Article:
iMediaEthicsVassilakos' last article on the site is from Sept. 10. Was he suspended effective Sept. 21, the Sept. 18 'similarities' issue, or later?

McDermott: The staff member was suspended on Sept. 21, upon confirmation that he fabricated quotes in the article that was published Sept. 7 about the Catholic Student Center dedication. At that point, we had already established several days earlier that his work would be reviewed for attribution issues as a result of the questions raised Sept. 18 and that he would be required to repeat reporter training classes. In that case, I trusted the staff member’s statements that the similarities between a sentence in his work and that of another source were not the result of intentional plagiarism. It was clear, though, that this staff member needed additional reinforcement in understanding how to attribute information from outside sources, and I felt it would be appropriate to address this by asking him to repeat a semester of training, which addressed plagiarism as part of its curriculum.

iMediaEthics What exactly will the Daily Collegian's review of his work include and when does the newspaper expect it to conclude?

McDermott: It will include a review of the information included in all of his published work with the Collegian. I will look over available material from the staff member's interviews (notes, email exchanges, audio recordings and so on), and I will contact the individuals quoted in the stories to verify whether they conducted an interview and, if so, whether the quotations included in the article are consistent with what they said. Additionally, I will look for signs of possible plagiarism in the articles, which will include screening the sources cited in the staff member’s fact checks and background research for similarities and incorrect or missing attribution. I don’t have a deadline for the completion of this review at this point.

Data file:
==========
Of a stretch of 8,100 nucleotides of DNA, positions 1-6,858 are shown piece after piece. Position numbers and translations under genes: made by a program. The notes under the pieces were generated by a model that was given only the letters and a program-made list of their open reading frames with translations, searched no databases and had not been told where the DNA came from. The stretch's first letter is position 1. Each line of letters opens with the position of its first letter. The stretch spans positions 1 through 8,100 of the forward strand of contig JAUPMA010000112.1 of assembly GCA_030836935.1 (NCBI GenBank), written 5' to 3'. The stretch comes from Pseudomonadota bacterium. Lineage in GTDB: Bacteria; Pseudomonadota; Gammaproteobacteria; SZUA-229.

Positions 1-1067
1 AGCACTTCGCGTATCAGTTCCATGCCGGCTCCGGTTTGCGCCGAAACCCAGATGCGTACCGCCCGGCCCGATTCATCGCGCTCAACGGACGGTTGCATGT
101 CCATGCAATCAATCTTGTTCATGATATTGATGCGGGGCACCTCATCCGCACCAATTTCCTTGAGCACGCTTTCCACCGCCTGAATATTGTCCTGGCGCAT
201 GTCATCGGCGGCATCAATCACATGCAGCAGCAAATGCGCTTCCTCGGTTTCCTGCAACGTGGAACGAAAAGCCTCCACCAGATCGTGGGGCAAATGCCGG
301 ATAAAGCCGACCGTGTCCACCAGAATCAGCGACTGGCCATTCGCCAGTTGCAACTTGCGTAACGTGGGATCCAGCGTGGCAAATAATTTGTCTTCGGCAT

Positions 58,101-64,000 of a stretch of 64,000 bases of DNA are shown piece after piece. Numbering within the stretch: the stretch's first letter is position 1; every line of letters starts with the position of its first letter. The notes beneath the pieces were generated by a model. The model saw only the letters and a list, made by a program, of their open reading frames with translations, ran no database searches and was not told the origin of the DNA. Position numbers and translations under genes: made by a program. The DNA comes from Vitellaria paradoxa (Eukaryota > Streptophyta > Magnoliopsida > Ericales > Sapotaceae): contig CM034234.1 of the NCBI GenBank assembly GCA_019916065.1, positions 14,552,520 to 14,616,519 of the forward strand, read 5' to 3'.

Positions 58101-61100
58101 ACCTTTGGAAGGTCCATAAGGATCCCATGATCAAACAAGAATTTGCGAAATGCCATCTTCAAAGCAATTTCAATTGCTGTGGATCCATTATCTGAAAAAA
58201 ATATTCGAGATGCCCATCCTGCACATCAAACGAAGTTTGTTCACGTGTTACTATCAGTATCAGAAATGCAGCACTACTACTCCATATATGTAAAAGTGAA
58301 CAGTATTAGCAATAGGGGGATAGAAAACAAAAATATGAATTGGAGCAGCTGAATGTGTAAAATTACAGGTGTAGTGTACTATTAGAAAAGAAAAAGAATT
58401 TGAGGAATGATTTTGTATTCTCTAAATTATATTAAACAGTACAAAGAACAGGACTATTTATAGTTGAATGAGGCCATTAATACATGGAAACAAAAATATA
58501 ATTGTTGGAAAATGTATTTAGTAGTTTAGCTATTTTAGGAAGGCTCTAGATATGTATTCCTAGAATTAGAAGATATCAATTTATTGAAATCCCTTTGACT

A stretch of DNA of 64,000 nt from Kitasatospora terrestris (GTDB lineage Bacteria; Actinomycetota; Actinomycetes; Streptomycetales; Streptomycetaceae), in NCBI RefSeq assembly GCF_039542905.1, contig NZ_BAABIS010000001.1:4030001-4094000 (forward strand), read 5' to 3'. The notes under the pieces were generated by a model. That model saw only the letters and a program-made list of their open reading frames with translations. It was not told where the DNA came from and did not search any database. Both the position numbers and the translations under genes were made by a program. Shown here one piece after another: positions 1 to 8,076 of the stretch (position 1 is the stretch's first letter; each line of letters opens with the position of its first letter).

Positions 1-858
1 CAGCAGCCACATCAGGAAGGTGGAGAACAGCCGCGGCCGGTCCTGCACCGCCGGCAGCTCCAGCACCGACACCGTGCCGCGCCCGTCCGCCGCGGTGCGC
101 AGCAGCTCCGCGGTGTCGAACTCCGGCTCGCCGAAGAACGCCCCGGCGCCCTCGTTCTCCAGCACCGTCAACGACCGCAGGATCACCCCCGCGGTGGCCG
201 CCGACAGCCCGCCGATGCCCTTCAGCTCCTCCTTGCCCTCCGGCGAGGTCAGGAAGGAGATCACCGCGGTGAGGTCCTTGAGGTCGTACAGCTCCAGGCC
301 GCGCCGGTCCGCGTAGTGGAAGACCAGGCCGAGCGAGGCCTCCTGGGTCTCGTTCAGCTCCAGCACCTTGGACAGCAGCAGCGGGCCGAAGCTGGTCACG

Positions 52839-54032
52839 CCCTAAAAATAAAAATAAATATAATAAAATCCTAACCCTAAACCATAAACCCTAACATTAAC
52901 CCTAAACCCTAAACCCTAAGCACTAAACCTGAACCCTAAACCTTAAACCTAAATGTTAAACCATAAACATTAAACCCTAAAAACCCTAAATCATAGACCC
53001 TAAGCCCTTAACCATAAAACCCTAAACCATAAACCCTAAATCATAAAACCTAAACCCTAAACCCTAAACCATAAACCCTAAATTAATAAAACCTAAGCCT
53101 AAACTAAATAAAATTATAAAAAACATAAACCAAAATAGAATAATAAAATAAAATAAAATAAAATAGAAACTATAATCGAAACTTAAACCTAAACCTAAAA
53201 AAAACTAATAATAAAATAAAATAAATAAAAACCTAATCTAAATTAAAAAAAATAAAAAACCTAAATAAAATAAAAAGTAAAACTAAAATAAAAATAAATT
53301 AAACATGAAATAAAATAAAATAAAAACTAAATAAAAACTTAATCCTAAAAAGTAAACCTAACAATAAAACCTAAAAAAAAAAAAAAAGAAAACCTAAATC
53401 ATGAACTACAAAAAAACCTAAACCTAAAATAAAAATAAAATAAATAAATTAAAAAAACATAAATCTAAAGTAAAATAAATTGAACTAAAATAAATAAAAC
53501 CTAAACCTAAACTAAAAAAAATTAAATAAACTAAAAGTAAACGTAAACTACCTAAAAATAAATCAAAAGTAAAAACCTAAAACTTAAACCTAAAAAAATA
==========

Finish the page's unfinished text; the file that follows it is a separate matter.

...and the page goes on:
iMediaEthics:  You wrote that the Daily Collegian "increased training" for its reporters. What does the training include?

McDermott: This increased training is administered to incoming staff members and as a part of editor training. The session, led by News Adviser Jim Rodenbush, walks students through definitions of plagiarism, examples of plagiarism and ways to properly cite information in several different scenarios. It includes a brief, informal test in which staff members are asked to explain how they would cite information in various circumstances – for example, if a prominent community figure could not be reached for comment but was quoted in another media outlet saying something particularly newsworthy, or if a reporter is citing information from a press release, and so on. The session with editors also included a conversation on how to spot possible signs of plagiarism or fabrication.

iMediaEthics:  Does the Daily Collegian have its own code of conduct/ethics/standards, or does it subscribe to any specific code?

McDermott: The Collegian has its own Code of Ethics. All incoming staff members are given a copy of this Code of Ethics, included as one publication with the Collegian Style Guide, upon beginning the training program at the paper. At present, the code includes two brief entries that specifically relate to issues such as plagiarism and fabrication:   

Plagiarism – Do not use anyone else's work, idea or phrase without proper attribution and permission.

Truthfulness – Be accurate and truthful with your sources and your news content at all times.


Hat Tip: Poynter


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Penn State’s Daily Collegian Reviewing Student Reporter’s Work after Fake Sue Paterno Interview